I’ve gone to a lot of conferences over the years. Conferences for trade book publishers, scholarly publishers, news and media publishers, educational publishers. Conferences for librarians. Conferences for techies and conferences for nontechies.

Techies often think the conferences for nontechies are a waste of time. Nontechies hardly ever consider going to techy ones. And who goes to those sector-specific conferences? You know the answer.

Those are all valuable to the constituencies they’re designed for. But they can be echo chambers. It’s fun to attend a conference where everybody knows everybody. But that perpetuates the illusion that those folks are everybody who matters.

This has always driven me crazy—which is why I like to attend as many different types of conferences as I can. Most people outside of scholarly publishing, for example, have no idea how far ahead of the other sectors the scholarly world is in the use of technology. Ironically, publishers have no idea that libraries often have much more sophisticated technical knowledge than publishers do. And hardly anybody knows about the really useful and important standards that come out of the news industry (see IPTC—ever heard of those folks?).

What brought this to mind was the recent Digital Book World conference. While that conference is about digital publishing (but not nearly tech-heavy enough for techies) and about books (there is so much publishing outside of books, and outside of trade books!), the latest incarnation of DBW—Bradley Metrock bought it a couple of years ago and moved it to Nashville—is very deliberately designed, to quote from Metrock’s opening remarks, to be “the gathering of the wide world of publishing.”

Metrock is CEO of Score Publishing, a company focused on voice technology. Voice? Alexa, what does voice technology have to do with books? (Kidding. Alexa can’t answer that—yet.) At DBW, there were head-spinning examples of innovators creating Alexa skills (aka apps) that make it clear that attention must be paid to voice technology.

Is voice the future of publishing? Of course not. But what is eminently clear at a diverse conference such as DBW is that the future of publishing involves a whole lot of things that we’re barely aware of—voice being one of them.

One of the most compelling talks was by Idea Logical Co.’s Mike Shatzkin, who gave a brilliant account of what has happened to the trade book industry over the past few decades, illuminating the impact Amazon and Ingram have had in facilitating publishing without the need for investing in infrastructure, which has led to the proliferation of self publishing. He predicted “a flood of new entrants by noncommercial publishers,” for whom the value of a book is significant but isn’t a matter of income. He maintained that this will be more disruptive to commercial publishing than self-publishing has been.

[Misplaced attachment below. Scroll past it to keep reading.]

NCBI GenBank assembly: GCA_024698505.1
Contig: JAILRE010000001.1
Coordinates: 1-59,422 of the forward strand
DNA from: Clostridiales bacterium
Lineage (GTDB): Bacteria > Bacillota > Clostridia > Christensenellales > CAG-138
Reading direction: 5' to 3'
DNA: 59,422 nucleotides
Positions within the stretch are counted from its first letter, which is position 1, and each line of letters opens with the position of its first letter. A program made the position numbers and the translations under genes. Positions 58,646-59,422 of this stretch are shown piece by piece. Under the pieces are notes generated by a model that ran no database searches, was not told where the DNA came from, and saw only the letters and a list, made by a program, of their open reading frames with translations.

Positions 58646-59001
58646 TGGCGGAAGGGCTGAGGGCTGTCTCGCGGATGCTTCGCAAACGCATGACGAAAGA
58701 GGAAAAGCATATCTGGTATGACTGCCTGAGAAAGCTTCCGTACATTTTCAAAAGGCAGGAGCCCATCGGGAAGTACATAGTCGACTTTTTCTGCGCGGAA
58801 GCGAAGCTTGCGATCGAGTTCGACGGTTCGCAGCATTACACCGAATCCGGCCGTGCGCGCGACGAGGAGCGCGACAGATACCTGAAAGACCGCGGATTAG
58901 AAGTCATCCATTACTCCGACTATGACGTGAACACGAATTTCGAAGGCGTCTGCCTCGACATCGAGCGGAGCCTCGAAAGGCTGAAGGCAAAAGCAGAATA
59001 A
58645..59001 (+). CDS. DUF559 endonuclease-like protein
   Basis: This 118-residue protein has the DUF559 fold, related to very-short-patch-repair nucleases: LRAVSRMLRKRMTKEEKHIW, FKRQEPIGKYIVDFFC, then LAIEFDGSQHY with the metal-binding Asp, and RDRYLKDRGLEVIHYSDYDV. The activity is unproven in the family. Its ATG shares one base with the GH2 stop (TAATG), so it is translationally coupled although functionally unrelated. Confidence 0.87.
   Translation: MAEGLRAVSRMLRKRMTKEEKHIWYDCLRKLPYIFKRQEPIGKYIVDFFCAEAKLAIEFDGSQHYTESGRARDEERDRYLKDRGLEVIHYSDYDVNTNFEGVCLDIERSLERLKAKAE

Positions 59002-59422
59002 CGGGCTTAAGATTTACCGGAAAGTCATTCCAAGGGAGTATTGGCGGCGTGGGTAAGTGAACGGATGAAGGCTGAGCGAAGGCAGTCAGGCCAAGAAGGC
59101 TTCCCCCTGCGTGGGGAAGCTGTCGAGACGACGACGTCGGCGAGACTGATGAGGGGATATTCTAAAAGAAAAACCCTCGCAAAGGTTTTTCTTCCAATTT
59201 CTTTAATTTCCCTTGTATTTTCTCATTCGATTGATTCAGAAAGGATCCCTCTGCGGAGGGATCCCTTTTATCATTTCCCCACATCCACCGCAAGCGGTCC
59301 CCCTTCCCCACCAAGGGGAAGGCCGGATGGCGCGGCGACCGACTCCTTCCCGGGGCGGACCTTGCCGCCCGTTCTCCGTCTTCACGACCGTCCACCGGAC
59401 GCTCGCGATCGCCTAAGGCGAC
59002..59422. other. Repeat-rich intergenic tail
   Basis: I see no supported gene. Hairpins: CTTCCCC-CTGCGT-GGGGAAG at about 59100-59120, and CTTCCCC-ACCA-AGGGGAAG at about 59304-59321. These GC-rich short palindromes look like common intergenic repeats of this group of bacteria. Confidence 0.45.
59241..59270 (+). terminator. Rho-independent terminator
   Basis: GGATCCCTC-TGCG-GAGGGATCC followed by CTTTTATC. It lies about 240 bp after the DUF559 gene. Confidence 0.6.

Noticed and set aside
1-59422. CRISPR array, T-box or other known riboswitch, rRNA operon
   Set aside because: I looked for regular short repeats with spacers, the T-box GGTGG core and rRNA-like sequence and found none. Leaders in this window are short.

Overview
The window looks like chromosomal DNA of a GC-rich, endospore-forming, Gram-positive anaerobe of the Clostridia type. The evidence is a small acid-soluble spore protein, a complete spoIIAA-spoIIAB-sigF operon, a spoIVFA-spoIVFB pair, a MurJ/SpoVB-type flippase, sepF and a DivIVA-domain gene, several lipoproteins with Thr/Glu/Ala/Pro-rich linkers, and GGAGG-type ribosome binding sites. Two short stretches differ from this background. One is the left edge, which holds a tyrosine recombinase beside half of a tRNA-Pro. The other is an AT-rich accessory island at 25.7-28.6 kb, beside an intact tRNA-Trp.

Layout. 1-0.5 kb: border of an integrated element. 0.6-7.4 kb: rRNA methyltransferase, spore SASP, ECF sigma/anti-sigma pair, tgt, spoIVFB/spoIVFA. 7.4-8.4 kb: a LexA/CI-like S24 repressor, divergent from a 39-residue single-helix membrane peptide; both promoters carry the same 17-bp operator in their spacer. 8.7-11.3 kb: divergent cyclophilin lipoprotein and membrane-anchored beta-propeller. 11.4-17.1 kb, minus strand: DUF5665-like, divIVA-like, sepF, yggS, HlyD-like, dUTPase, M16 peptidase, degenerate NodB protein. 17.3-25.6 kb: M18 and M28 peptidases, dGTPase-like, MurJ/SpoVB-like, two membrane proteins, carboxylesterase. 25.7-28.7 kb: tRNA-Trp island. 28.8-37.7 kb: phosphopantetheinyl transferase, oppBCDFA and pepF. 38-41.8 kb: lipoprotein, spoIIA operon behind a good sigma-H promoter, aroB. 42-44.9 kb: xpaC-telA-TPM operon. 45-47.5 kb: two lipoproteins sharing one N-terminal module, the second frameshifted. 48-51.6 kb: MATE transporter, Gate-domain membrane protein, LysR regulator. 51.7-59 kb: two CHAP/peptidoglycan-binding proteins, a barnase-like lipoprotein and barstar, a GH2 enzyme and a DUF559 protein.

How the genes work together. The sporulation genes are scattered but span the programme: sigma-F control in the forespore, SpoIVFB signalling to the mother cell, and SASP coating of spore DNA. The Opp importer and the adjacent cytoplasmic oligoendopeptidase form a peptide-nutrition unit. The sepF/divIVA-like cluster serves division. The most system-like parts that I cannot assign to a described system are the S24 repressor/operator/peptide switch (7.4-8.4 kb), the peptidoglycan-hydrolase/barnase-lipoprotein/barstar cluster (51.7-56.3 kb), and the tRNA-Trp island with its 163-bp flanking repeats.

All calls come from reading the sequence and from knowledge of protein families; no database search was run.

Think this is just relevant to trade publishing? Think again. These very same developments—the ability of individuals and organizations to publish real books (not just blogs and websites) with little or no investment in infrastructure, and the fact that many of those parties do so not for income but to further other goals, such as establishing authority or a brand or just getting the word out—are hugely important to scholarly publishing and educational publishing, too. Scholarly publishers are under pressure to publish everything, books and journals, open access—a matter of mission for academics and a priority for the funders of research. Educational publishers are faced with the use of open educational resources (OER)—free content on the web—and the ability of teachers and professors to develop their own course materials. Ingram’s VitalSource has a content creation tool that makes it easy for educators to do just that.

I could go on and on about developments at DBW relevant to sectors they’re not created for. If you were at DBW, here are some of the topics you could have dropped in on: amazing things that people are doing with ePub 3; why author publishing is so different from commercial publishing; how to partner with Microsoft and its Immersive Reader to facilitate the creation of content for K–8 education—globally, in many languages; how the value of Adam Hyde’s Book Sprints (“From zero to book in five days”) turns out not to be just about making a book real fast but about building consensus; how to deconstruct textbooks to make learning more effective; how Macmillan Learning is transforming its processes and publications—and its culture—to address the demands of today’s digital world; and how data scientists at Stanford are creating the “intelligent textbook,” among others.

Many of these things may seem irrelevant to your work—but I bet they’re not. Other sectors have some of the same issues you do—and are developing solutions that could be useful to you. Raise the blinds in your silo. Watch what’s happening out there. It’s the future.

Bill Kasdorf is principal at Kasdorf & Associates, a consultancy focusing on accessibility, information architecture, and editorial and production workflows. He is a founding partner of Publishing Technology Partners.